Sunday, June 22, 2008

Walking Is Not An Option

Baseball fans who don't like bases on balls have had two rookie pitchers to follow recently. Los Angeles Angels of Anaheim righthander Jose Arredondo made his major league debut on May 14 against the Chicago White Sox, gave up a home run to the first batter he faced, and has been on a roll ever since. Well, that's not precisely true: he did have a hiccup of an outing against the Mets on June 16, but an ERA of 1.76 through your first 15 2/3 major league innings is nothing to sniff at. In his first fourteen outings, Arredondo struck out twelve batters and walked none. He finally issued his first walk yesterday to Jayson Werth and followed that up promptly with another walk to Chris Coste before departing the game.

Providing a contrast to Jose Arredondo's steady ascent up through the Angels' minor league system is 31-year-old Milwaukee Brewers righthander Mark DiFelice. Drafted by the Colorado Rockies in the 15th round of the 1998 draft out of Western Carolina University, DiFelice spent six years in the Rockies' minor league system without putting up an ERA above 3.87 or a WHIP over 1.29. Unfortunately for him, he only spent eight games at AAA in that span before being released by the Rockies at the end of March 2004. Signed shortly thereafter by the Orioles, DiFelice spent 2004 as a reliever for the AAA Ottawa Lynx. A rough 2005 for Washington AAA affiliate New Orleans banished him to the independent Atlantic League. Solid pitching in 2005 and 2006 got him a shot with the Brewers in 2007 and he split that year between AA Huntsville and AAA Nashville. An injury in spring training put him on the shelf to start this season, but after four strong starts in Nashville, including a sparkling 28:1 K:BB ratio, he got a long-awaited call-up to the major leagues. A rough debut on May 18 at Fenway Park has been followed by generally good long relief outings. Since being called up, DiFelice has pitched in ten games totaling 13 2/3 IP with 16 strikeouts and zero walks.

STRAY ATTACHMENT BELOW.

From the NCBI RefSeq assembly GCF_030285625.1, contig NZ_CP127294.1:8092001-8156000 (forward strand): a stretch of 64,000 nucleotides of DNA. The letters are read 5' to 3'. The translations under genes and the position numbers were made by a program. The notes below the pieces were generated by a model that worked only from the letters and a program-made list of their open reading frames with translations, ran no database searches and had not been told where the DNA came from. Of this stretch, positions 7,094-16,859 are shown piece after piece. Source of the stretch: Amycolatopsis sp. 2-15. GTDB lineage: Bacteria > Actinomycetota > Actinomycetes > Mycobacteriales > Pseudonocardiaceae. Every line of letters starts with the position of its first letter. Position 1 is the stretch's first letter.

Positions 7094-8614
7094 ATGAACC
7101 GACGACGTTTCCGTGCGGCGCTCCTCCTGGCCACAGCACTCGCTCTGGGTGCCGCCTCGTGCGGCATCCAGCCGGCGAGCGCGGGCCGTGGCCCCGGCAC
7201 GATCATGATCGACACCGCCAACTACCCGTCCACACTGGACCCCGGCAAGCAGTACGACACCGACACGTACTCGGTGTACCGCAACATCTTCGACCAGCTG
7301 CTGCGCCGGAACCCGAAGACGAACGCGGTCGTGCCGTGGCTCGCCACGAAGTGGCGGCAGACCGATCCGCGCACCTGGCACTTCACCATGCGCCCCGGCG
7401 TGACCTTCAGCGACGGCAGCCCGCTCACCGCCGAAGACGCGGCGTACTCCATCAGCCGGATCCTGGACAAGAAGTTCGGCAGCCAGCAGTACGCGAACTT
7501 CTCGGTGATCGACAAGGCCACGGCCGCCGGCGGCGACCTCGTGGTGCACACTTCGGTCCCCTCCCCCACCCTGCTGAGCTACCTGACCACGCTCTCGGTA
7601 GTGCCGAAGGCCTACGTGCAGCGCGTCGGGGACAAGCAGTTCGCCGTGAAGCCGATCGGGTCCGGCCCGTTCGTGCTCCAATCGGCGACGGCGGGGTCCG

I bring up these two pitchers because I was curious about their respective ranks on the list of consecutive games without issuing a walk to start a career. Since 1956, only twelve pitchers have reached ten games in a row to start a career without issuing a walk. Only twenty-five guys have reached eight.

Consecutive Games Without Issuing a Base on Balls to Start a Career

Interestingly, Bart Evans never walked a batter in the major leagues. His eight games pitched in 1998 were all he'd ever get in the show. If you're a fan of not walking batters or just like back-from-the-indy-leagues major leaguers, keep an eye on Mark DiFelice in upcoming days.

No comments: